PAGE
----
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CompTIA® Linux+ Certification, Powered by LPI, Student Manual by Axzo Press

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112 CompTIA Linux+ Certification, Powered by LPI
Topic A: Network file resources
This topic covers the following CompTIA exam objectives for Linux+ [Powered by
LPI] Certification, LX0-101 and LX0-102 exams.
# Objective
110.2 Set up host security
The following is a partial list of the used files, terms, and utilities:
/etc/hosts.allow
/etc/hosts.deny
The Network File System (NFS)
Explanation
The Network File System (NFS) is a file system type supported by Linux and UNIX
(and Windows, with third-party software) that enables you to access directories and
their files across the network. Once you have mounted a remote file system with NFS,
you can use it as if it were on your local computer.
An NFS server exports some or all of a file system to make it available on the network.
NFS clients mount those exported file systems in order to make their contents available
to the user or programs on the client.
NFS server packages
Depending on your installation choices and distribution, NFS is probably not installed
by default on your system. When you install the NFS server package, you can typically
choose between a user-space and kernel version of the server. The kernel version offers
more features, is faster, and is more stable than the user-space version. Choose the
kernel version, unless you have to use the other.
The current version of NFS is 4. Most Linux distributions support this version, plus one
or more previous versions. For best security and the widest range of options, use the
newest version of NFS available on your system.
Name resolution requirements
While you can use IP addresses with NFS, host names are far more convenient. To use
computer names, you must provide name resolution services on your network for
enabling remote file access. For a small network, distributing a common hosts file is
sufficient. Otherwise, you need to set up a DNS server to provide such services.
File sharing and printing 113
Do it! A-1: Enabling local name resolution and installing NFS
Here’s how Here’s why
1 Open a root terminal window or
open normal terminal window and
su to root
(The password is !pass1234.) Most of the
upcoming tasks require root level access. You
can use sudo with each command instead.
2 Enter ifconfig
Record your IPv4 address
IP address: ________________
3 Enter hostname
Record your computer’s name
Hostname: ________________
4 Share this address and name with
your lab partner
If you’re keying the activities by yourself, you
need a second computer running Linux.
Determine and record its hostname and IP
address now.
Record his or her information
IP address: ___________________
Hostname: ___________________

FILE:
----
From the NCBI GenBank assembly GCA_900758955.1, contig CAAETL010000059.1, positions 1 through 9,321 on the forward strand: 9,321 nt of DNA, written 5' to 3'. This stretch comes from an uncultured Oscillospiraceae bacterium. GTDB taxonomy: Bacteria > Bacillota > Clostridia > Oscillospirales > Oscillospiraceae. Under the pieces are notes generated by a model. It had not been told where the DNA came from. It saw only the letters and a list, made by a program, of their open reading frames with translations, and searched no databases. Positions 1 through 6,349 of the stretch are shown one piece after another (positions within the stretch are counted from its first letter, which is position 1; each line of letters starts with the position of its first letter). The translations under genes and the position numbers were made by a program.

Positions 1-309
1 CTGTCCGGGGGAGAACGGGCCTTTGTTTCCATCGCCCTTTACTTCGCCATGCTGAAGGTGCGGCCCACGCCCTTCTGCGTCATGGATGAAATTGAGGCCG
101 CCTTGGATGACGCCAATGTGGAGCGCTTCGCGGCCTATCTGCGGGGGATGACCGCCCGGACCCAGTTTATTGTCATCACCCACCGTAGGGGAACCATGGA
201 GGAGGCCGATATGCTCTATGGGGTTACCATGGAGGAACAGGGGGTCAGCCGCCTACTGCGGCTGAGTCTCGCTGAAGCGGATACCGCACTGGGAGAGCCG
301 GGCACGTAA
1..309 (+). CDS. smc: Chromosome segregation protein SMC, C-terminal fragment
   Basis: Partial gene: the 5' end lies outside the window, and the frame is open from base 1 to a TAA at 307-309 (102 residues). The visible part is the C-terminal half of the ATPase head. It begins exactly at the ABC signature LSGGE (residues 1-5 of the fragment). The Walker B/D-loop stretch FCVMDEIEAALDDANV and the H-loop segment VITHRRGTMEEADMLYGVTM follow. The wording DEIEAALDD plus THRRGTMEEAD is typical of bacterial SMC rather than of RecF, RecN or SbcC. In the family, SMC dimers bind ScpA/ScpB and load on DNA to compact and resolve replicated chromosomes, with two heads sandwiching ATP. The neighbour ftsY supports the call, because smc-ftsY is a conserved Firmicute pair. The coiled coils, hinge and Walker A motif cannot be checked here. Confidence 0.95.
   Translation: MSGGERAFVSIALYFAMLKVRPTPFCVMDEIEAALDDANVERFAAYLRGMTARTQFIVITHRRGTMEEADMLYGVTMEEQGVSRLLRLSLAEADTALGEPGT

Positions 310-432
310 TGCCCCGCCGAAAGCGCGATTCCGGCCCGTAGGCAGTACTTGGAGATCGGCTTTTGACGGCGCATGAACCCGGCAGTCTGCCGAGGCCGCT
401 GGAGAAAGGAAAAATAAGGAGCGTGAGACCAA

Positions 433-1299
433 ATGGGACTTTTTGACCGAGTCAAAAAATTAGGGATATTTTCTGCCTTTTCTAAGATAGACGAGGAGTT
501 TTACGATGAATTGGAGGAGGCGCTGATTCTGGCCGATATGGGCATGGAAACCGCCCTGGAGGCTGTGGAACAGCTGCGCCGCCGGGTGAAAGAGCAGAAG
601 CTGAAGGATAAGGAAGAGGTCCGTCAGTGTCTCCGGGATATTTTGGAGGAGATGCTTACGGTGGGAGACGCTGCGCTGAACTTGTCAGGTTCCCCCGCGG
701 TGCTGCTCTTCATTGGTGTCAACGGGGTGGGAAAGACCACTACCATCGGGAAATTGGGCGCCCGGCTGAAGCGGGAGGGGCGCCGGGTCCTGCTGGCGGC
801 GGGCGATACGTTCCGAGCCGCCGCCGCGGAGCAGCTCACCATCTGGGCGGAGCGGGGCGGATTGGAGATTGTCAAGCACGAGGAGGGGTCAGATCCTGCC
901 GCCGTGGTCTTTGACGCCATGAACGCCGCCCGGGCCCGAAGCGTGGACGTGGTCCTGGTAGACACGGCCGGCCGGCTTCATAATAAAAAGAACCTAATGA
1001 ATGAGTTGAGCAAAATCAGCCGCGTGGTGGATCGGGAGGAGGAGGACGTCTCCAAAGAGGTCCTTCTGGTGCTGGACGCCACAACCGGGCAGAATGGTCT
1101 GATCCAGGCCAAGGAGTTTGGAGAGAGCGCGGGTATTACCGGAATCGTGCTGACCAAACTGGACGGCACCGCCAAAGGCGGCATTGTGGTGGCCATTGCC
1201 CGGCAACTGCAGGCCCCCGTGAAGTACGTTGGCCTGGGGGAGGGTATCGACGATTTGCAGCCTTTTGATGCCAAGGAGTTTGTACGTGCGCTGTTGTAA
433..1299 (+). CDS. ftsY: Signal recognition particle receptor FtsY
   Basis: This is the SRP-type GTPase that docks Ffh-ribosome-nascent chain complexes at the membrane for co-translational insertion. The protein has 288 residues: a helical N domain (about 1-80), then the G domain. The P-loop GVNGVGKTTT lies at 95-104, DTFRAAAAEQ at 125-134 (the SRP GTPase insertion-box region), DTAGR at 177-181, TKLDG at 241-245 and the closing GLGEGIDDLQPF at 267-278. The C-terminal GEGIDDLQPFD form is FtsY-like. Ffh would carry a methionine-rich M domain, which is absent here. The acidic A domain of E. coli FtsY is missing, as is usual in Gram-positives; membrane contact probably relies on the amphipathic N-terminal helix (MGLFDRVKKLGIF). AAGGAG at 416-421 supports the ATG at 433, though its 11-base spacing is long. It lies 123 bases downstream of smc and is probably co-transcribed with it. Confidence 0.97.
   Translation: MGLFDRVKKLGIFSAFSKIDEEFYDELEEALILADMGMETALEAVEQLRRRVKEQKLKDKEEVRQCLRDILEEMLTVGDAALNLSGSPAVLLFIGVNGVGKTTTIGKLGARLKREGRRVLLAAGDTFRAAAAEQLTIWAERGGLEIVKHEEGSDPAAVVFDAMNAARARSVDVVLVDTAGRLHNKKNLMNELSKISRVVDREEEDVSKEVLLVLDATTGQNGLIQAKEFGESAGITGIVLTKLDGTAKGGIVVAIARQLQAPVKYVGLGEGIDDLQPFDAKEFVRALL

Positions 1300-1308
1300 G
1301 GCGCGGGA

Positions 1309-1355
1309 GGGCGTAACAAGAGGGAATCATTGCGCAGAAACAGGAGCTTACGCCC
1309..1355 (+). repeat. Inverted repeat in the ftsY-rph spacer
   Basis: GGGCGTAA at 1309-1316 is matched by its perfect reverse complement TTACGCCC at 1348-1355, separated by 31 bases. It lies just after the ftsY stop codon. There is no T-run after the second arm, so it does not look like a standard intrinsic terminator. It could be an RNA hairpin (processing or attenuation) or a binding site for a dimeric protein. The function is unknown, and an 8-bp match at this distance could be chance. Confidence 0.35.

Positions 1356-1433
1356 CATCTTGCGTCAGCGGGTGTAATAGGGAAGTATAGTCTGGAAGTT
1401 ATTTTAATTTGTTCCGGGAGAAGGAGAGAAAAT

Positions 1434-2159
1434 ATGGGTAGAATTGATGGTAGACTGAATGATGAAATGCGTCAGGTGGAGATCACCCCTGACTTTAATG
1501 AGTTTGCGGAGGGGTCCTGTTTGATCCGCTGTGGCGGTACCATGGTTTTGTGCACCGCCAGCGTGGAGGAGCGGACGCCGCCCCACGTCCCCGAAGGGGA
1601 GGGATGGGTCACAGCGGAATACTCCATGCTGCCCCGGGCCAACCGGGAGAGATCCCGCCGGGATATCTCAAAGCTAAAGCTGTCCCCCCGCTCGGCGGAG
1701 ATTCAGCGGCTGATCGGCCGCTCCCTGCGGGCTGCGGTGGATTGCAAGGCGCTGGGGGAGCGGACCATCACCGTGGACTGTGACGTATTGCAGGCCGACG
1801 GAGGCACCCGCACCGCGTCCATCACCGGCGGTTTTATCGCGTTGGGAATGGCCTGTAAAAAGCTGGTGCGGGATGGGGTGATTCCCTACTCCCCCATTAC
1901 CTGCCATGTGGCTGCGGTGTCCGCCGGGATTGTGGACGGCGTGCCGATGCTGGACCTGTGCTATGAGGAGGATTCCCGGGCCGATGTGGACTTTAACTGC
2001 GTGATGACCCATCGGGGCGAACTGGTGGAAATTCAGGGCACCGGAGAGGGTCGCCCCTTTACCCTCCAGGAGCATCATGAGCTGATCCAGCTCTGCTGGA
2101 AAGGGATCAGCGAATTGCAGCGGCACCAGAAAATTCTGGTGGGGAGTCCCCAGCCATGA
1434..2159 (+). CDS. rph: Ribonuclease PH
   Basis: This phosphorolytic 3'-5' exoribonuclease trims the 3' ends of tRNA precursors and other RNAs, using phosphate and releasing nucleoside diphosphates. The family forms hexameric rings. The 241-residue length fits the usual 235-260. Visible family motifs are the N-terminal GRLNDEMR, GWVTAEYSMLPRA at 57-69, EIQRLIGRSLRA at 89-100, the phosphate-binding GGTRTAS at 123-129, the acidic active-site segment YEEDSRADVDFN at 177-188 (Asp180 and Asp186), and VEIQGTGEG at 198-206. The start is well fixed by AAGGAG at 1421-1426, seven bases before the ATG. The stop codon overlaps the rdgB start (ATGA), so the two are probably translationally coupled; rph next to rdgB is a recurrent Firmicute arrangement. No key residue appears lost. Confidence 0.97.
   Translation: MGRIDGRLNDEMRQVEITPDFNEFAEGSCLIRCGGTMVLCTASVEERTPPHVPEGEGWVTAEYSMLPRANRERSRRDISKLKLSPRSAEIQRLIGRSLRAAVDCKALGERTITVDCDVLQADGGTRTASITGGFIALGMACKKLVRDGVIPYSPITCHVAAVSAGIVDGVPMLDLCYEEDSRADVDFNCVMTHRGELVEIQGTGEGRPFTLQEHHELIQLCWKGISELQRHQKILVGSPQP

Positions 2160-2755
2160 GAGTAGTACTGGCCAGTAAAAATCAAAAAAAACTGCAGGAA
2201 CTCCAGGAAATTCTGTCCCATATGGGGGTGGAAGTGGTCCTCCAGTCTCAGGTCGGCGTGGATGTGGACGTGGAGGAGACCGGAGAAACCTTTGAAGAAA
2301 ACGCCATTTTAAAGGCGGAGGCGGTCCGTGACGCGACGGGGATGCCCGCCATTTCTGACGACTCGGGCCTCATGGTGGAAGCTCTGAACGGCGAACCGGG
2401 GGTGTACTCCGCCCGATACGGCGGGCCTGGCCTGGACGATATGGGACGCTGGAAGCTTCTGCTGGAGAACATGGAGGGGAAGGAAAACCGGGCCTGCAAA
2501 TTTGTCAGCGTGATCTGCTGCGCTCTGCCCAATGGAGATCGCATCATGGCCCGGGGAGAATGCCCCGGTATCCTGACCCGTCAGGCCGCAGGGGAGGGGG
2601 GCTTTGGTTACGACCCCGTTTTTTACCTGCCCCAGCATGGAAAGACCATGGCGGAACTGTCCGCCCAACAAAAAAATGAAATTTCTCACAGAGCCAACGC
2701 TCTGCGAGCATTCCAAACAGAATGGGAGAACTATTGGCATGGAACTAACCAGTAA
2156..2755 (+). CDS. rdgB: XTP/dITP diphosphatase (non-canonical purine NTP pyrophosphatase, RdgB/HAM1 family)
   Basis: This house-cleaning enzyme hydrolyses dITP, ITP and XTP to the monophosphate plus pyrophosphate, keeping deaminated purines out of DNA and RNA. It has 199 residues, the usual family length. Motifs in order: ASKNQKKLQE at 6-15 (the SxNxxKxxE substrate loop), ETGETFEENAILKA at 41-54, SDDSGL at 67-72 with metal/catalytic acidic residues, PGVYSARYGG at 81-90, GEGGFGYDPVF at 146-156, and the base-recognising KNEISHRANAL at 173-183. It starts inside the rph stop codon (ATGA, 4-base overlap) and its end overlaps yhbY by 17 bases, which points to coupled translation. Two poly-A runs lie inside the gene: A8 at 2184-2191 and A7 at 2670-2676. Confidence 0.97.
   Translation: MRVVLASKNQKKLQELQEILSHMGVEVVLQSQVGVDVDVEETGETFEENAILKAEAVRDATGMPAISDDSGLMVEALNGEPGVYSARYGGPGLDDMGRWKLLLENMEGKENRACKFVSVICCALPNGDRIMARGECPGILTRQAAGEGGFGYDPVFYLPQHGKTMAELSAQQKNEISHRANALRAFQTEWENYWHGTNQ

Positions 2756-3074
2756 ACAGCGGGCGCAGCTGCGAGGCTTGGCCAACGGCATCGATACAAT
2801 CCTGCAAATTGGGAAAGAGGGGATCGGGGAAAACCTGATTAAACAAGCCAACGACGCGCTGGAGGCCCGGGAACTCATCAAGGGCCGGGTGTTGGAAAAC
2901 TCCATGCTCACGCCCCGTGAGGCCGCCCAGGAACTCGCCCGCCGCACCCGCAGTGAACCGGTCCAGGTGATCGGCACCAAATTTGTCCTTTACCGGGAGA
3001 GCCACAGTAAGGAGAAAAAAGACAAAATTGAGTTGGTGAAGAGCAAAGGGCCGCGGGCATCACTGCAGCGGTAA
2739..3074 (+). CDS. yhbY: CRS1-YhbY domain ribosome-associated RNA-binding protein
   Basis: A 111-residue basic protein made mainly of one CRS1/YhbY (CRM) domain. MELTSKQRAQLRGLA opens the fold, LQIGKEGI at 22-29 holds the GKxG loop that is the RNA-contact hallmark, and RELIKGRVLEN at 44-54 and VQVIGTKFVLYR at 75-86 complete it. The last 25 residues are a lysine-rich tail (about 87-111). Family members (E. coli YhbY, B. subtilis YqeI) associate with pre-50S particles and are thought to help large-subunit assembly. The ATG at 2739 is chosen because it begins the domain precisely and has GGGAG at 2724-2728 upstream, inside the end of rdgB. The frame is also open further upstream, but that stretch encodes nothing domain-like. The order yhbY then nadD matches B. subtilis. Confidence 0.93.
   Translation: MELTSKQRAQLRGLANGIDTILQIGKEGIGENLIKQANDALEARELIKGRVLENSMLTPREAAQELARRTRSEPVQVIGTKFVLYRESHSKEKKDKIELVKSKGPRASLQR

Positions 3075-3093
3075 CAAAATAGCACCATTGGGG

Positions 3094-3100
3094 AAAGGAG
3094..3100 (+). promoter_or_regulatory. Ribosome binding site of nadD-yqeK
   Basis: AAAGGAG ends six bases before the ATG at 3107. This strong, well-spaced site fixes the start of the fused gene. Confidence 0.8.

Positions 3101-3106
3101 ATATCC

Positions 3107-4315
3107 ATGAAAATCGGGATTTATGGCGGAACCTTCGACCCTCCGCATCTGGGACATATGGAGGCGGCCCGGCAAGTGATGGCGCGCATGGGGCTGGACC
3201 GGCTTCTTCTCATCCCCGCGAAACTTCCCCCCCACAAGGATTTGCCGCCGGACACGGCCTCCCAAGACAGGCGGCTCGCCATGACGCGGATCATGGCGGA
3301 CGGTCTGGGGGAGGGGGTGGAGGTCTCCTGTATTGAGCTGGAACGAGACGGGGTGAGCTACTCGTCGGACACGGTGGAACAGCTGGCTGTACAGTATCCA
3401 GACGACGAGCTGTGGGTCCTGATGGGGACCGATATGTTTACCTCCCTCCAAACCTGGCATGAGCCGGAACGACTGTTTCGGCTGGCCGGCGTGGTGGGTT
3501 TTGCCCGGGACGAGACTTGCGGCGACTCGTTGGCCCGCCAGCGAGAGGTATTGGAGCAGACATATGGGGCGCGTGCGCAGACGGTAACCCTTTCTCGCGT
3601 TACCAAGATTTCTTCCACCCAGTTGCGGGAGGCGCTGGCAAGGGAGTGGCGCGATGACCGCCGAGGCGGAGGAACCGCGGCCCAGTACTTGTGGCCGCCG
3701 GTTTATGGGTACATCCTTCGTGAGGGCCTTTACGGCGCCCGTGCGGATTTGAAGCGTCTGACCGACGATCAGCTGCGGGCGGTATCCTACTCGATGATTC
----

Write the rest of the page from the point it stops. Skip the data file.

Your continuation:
5 Enter vi /etc/hosts
After the existing entries in the
IPv4 section, add a new entry for
your partner’s computer
Follow the format of the existing entries.
Enter :wq
To save your changes and quit.
6 After your partner has finished
editing his or her hosts file, try
pinging her computer, using its
host name
If you’re unsuccessful, re-edit the hosts file and
check for errors in the name, address, or
formatting.
7 Use the Synaptic Package
Manager to install the
nfs-kernel-server package
and its dependencies
Close Synaptic
When you’re done.
114 CompTIA Linux+ Certification, Powered by LPI
NFS server configuration files
Explanation There are three primary configuration files for NFS, which are described in the
following table. You edit these files to configure your NFS server, the one exporting file
systems that the clients use.
File Use this file to configure
/etc/exports Which file systems are exported, the permissions for those file systems, and
which hosts may mount them.
/etc/hosts.allow Which hosts are permitted to mount exported file systems. While you can
configure this sort of information in the /etc/exports file, you have finer-
grained control via entries in this file.
/etc/hosts.deny Which hosts are explicitly denied permission to mount exported file systems.
While you can configure this sort of information in the /etc/exports file, you
have finer-grained control via entries in this file.
The /etc/exports file
You use this file to specify which file systems or portions of file systems are exported.
The syntax you use in this file varies, depending on the version of NFS you are using.
Primarily the differences lie in the options you specify for each connection. The
contents of the initial /etc/exports file are shown in Exhibit 11-1.
Exhibit 11-1: A sample /etc/exports file

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